PWM to frequency converter

Discussion in 'Analog & Mixed-Signal Design' started by cmartinez, Sep 29, 2016.

  1. cmartinez

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    A few years ago, I designed a multi-axis step motor controller using one AT89LP4051 MCU as a master pulse generator, and an identical slave MCU for each axis being controlled in the system; using Bresenham's interpolation algorithm. The board is working like a real beauty, but I'd like to improve it by increasing the frequency resolution generated by the master MCU. Currently, the master MCU is generating the pulse train by consulting a small table in its program that allows it to generate 32 different speeds (frequencies).

    My idea is to increase that speed (frequency) resolution to 256 speed levels by using the PWM capability already included in the marvelous AT89LP4051. Never mind for now how I plan to develop the firmware needed for this task. Suffice it to say that I already have a clear picture on how to do that.

    The problem I'd like to solve is how to convert a PWM signal to a frequency one, considering the following restraints:
    • Power source is a single power supply, which is an ordinary 12VDC regulated wall wart.
    • An LM7805 regulator is already present in the circuit, so a 5V supply is already available.
    • Generated square wave must be 0-5VDC, and should be in the range of 0 to 60kHz, in 256 equally divided steps.
    • Duty cycle should be as close to 50% as possible.

    I've already done a little research on this subject, and I've arrived to conclusion that the best way to achieve what I want is to first convert the signal to a proportional voltage, and then convert that voltage to a frequency.

    Converting a 5V PWM signal to a linear voltage seems easy enough. A 2nd order low pass filter should do the trick:

    Capture.JPG



    My itch is with how to properly convert that linear output voltage to a frequency signal as accurately as possible. I've done some googling on the subject and, among many other things, I found these three candidates:

    s200971205630850.jpg

    435_circuit_1.jpg

    234_circuit_1.jpg



    The three circuits are so different from one another that I'm at a loss on how to decide which one would be best for my application.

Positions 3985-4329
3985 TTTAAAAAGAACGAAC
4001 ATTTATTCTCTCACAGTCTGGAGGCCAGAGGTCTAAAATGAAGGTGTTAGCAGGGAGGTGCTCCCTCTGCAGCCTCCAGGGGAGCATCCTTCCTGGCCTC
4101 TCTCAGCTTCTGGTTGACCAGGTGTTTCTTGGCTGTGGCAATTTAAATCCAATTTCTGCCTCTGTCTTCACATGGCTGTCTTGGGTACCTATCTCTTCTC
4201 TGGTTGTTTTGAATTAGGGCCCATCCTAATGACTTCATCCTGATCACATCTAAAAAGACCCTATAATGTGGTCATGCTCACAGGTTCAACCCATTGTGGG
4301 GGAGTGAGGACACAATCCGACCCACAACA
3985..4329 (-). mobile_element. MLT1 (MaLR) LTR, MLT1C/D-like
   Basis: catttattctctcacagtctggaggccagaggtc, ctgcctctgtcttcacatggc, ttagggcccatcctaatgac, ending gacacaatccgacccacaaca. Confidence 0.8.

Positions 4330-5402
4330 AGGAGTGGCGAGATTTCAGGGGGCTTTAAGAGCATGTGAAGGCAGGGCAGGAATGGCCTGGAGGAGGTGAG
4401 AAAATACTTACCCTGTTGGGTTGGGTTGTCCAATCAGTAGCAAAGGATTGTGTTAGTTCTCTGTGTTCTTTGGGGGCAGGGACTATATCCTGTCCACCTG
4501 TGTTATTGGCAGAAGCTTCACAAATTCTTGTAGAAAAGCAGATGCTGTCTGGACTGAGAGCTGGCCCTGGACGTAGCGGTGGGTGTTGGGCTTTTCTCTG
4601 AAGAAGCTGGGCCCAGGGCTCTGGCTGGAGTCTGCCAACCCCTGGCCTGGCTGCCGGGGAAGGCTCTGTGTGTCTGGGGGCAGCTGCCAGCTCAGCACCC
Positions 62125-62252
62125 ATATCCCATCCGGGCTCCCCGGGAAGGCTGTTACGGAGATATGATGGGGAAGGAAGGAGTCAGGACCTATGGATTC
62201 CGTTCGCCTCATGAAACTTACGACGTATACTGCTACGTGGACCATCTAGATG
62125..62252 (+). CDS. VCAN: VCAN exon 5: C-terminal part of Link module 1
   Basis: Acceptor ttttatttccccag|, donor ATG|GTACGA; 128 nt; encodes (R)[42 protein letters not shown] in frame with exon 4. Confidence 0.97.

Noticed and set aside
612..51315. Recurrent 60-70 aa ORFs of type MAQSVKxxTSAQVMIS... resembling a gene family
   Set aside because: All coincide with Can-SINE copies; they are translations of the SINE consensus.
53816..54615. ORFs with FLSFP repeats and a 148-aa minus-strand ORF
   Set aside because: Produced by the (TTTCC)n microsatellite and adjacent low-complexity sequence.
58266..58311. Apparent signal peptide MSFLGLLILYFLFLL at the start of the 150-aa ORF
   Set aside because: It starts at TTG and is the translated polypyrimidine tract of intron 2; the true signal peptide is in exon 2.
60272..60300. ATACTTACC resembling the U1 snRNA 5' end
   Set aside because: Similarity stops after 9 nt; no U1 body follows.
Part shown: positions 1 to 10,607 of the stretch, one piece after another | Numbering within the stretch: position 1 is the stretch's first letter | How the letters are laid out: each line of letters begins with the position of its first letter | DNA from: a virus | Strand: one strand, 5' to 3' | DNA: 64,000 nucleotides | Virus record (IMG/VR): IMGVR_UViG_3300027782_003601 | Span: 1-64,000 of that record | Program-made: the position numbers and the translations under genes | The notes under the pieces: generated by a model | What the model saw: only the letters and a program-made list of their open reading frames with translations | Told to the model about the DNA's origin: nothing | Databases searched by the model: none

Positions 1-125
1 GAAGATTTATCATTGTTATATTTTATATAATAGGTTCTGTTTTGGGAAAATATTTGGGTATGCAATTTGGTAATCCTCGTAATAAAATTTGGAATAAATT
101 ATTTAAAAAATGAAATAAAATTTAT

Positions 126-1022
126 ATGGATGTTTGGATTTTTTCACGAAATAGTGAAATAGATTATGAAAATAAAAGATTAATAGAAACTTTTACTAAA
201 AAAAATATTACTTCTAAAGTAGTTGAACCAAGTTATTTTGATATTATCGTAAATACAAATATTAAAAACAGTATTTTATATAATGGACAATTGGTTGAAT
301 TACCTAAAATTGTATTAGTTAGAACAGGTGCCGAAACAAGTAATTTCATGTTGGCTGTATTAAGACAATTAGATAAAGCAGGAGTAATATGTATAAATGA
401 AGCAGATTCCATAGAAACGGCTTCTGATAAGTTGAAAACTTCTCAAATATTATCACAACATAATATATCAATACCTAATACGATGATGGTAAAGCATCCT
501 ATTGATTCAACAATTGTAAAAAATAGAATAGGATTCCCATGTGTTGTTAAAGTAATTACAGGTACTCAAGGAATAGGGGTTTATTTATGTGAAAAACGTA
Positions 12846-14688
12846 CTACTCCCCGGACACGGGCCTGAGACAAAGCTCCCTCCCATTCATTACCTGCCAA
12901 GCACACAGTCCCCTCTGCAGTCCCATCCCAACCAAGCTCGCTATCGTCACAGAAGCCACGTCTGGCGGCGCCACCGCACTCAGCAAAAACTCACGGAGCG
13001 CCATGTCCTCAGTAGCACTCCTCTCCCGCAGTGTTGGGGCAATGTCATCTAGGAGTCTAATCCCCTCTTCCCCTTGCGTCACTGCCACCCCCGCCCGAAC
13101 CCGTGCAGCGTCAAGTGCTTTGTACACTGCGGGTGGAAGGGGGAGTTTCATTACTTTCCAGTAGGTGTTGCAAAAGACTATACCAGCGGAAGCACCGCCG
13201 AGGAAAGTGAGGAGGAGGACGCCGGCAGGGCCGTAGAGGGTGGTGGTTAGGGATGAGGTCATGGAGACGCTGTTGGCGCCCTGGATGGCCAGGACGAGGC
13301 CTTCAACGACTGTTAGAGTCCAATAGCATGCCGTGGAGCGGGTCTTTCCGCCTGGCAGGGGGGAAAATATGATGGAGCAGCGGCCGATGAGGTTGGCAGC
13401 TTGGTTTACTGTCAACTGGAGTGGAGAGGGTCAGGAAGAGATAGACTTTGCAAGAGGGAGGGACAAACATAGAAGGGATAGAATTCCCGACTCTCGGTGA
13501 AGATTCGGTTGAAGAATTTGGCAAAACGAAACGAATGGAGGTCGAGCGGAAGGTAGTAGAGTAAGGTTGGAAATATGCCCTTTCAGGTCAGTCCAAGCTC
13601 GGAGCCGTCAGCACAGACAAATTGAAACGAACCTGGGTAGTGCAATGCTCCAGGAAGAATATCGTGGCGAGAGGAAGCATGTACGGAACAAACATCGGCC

Any input on this matter would be thoroughly appreciated.
     
  2. ronv

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    I kind of like the old IC. Just seems simple.
    http://pdf1.alldatasheet.com/datasheet-pdf/view/87731/FAIRCHILD/RC4151.html
     
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  3. Sensacell

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    Seems like a very complex and imprecise way of managing stepper motors.

    Some of the newer MCU's have really sophisticated pulse timing and management hardware built it- no analog vagueries to contend with?
     
  4. jpanhalt

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    There are/were lots of voltage to frequency and F to V converters. The KA331, NJM4151, RC4152, and LM2907 are some examples. The datasheet for the LM2907 has an interesting application using that device to convert dwell time to voltage.

    Digitally, I would consider using the capture peripheral of a PIC to get the duty cycle and then use a DDS module to get frequency.

    Edit: I was focused on the PWM to frequency question. Last year, I used what was effectively the PWM duty cycle from an AS5048A to drive a stepper in quarter step mode . That was simply based on the ratio between the number of steps per revolution of the stepper motor and the number of counts/PWM percentage of the encoder. The processor was a PIC 16F1829.

    John
     
    Last edited: Sep 29, 2016
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  5. dannyf

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    + lpf + vco.
     
  6. cmartinez

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    Thanks, but I'm not sure I quite follow. Would you mind elaborating? My goal is to have an easy to control frequency source while the MCU is busy simply counting steps, and requesting the desired frequency according to the desired speed curve.

    Have some mercy, Danny. English is not my mother language, so acronyms are not my strength ... I take it vco means Voltage Controlled Oscillator, but what is lpf?